New initiatives from fraud-detecting government contractors create threats for physicians
From international law firm Arnold & Porter LLP comes a timely column that provides views on current regulatory and legislative topics that weigh on the minds of today’s physicians and health care executives.
Somewhere between the extreme of having your Medicare contractor ask you for records to confirm the medical necessity of services provided and being visited by the FBI and Office of the Inspector General as part of a criminal investigation is a relatively new initiative that is creating headaches for the physician community.
Government contractors known as Zone Program Integrity Contractors (ZPICs), whose charge is to identify potentially fraudulent and abusive activity by the provider community, have begun to show up unannounced at physician offices, demanding documents and seeking to interview practice employees.
Alan E. Reider
While ZPICs are granted authority under federal law to obtain information and perform reviews, from the reports received from practices that have been visited by a ZPIC, the tactics used by some of these contractors have been unprofessional at best, if not abusive and improper, often threatening suspension of Medicare payment for lack of cooperation.
Unfortunately, a lack of professionalism and courtesy is only a small part of the problem. We have found that some ZPICs fail to understand the underlying program rules and regulations that they are charged to monitor and may wrongly conclude that a physician is out of compliance.
In one case of which we are aware, a physician agreed to an extensive interview with ZPIC personnel. Shortly after the interview, the physician received a notice that she was disenrolled from the Medicare program, based on a violation of Medicare requirements. Upon closer analysis, it was determined that the ZPIC had completely misapplied the applicable rules; after a 3-month battle, the physician was reinstated.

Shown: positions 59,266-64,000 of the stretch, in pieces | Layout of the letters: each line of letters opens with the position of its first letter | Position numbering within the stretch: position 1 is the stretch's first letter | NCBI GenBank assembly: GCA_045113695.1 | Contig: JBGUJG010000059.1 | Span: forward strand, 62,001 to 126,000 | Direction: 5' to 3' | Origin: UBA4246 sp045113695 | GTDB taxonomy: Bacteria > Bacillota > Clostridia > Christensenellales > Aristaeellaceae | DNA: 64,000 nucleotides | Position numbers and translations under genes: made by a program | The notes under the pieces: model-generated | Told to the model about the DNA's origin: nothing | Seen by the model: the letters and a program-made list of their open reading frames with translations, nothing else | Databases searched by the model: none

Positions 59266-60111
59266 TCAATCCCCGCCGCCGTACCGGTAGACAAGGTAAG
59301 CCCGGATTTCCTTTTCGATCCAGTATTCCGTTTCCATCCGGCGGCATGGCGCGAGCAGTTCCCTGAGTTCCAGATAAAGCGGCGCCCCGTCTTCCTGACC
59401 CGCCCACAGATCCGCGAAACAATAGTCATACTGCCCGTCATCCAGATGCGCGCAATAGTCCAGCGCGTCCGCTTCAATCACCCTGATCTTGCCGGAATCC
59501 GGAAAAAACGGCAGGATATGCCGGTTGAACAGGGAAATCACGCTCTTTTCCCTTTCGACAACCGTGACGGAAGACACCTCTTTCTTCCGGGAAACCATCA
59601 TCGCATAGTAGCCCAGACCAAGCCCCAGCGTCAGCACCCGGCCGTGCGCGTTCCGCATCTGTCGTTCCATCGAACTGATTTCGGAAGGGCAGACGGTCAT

During that period, the physician suffered significant financial loss because of her disenrolled status, aside from the legal fees incurred to correct the improper action by the ZPIC.
Problems related to the conduct of ZPICs have reached the attention of Congress. Recently, the House Energy and Commerce Subcommittee on Oversight and Investigations conducted a hearing about the activities of the ZPICs and other Medicare contactors.
During the hearing, serious questions were raised about the accuracy of the data used by these contractors, the lack of oversight provided by CMS, as well as concerns about the “Wild West” tactics of ZPICs.
With the continued concern about uncontrolled health care costs and increased pressure to pursue fraudulent and abusive conduct, ZPICs are likely to continue to operate and engage in aggressive activity. And while physicians must recognize that these government contractors have authority under the law to obtain information and to perform reviews, that authority does not give them the right to interrogate physicians and their staff or to engage in abusive practices and threaten sanctions if their demands are not met.
If a physician experiences improper or abusive behavior, the physician should file a complaint with the Centers for Medicare and Medicaid Services as well as with a local congressional representative. Hopefully, with congressional oversight, CMS will exercise sufficient control to assure that these contractors perform their duties in a responsible and professional manner. Most importantly, however, physicians should take seriously any inquiry by a ZPIC.
The charge of these contractors is to detect fraudulent and abusive conduct, and if improper conduct is detected, the consequences could be severe.
- Alan E. Reider, JD, can be reached at Arnold & Porter LLP, 555 12th St. NW, Washington, DC 20004-1206; 202-942-6496; email: email@example.com.